Three more months of extraordinary police powers, and the extension of warrantless searches to include cloud storage services accessible from computers in France: Those were among the changes voted unanimously by French senators Friday in response to the shootings and suicide bombings in and around Paris on Nov. 13.
In the hours following the attacks, President François Hollande declared a state of emergency, allowing police authorities to restrict the movement of people and vehicles, forbid public gatherings, close bars and theaters, put people under house arrest, and conduct searches without a warrant from a judge.
Once declared, the state of emergency can last for up to 12 days, unless extended by law.
On Friday, senators voted to prolong it for another three months, unanimously adopting a text voted Thursday morning by the French National Assembly that also extends some police powers and curtails others for this and all future declarations of a state of emergency. Because the text was unamended, it will not be debated by a joint committee of the two chambers of the French parliament, although its constitutionality may still be examined by the Constitutional Council before it becomes law.
Among the changes voted is an extension of the scope of warrantless searches to include not just electronic devices on the premises searched, but also data held in other systems accessible from those devices, a definition that could include cloud services for which a password is stored on the device. Police are authorized to make a copy of such data, whether held locally or remotely.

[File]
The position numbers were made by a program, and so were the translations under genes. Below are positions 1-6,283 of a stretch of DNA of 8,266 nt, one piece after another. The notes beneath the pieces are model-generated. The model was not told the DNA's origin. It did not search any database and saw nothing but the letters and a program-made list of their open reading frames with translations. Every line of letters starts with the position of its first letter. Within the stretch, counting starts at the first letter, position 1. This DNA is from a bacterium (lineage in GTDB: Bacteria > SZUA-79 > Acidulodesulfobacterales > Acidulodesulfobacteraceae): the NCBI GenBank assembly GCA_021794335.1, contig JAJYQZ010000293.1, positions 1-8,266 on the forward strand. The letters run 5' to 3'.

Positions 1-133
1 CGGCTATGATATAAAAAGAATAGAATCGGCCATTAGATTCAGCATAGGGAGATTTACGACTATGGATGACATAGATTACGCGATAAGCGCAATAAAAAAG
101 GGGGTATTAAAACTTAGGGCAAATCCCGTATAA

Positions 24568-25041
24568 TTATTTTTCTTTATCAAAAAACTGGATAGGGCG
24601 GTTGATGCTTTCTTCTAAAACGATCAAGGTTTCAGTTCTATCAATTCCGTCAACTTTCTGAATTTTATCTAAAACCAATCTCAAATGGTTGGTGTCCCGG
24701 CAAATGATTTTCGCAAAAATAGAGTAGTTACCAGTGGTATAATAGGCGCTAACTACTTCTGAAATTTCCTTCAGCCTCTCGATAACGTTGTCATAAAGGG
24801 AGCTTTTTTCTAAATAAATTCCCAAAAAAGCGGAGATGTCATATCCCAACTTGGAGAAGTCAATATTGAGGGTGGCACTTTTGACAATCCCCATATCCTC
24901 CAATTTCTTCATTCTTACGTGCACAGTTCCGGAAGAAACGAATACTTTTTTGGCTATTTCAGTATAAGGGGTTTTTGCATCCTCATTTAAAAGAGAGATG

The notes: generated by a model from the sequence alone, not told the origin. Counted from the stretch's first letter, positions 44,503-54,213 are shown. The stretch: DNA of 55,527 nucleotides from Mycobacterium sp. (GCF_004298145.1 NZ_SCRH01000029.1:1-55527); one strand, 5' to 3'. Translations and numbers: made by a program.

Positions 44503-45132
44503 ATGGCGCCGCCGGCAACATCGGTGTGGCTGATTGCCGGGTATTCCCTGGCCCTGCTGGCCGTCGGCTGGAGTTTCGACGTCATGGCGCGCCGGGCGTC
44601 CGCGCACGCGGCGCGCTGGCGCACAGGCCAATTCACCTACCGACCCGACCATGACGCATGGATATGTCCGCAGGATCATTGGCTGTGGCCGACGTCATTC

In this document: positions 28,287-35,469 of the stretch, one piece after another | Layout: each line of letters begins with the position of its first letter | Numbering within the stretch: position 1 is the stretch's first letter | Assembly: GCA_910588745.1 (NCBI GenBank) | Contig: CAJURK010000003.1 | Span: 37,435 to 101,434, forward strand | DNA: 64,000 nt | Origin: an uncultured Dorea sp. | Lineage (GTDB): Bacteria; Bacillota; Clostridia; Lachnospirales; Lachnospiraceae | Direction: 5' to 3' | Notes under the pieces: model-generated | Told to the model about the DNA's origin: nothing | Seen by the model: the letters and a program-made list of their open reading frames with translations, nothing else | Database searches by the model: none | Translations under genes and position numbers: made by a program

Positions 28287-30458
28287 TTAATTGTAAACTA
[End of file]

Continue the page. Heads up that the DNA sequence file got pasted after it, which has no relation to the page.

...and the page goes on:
Digital rights association La Quadrature du Net warned that another provision of the law, allowing police authorities to dissolve organizations that "take part in committing acts that seriously endanger the public order or whose activities facilitate or encourage committing such acts" could threaten many associations promoting the use of encryption technologies, which may be used by criminals but also by innocent citizens.
Governments around the world have used the latest attacks to call for limits on encryption tools that terrorists are reportedly using to communicate securely.
Others, meanwhile, say that the right to use encryption is an important freedom when governments are granting themselves extraordinary powers to invade privacy.
No evidence has yet been presented that the terrorists in Paris used encryption to hamper detection or investigation of the attacks. It was apparently communications in the clear that led investigators to a terrorist hideout raided by heavily armed police on Wednesday morning.
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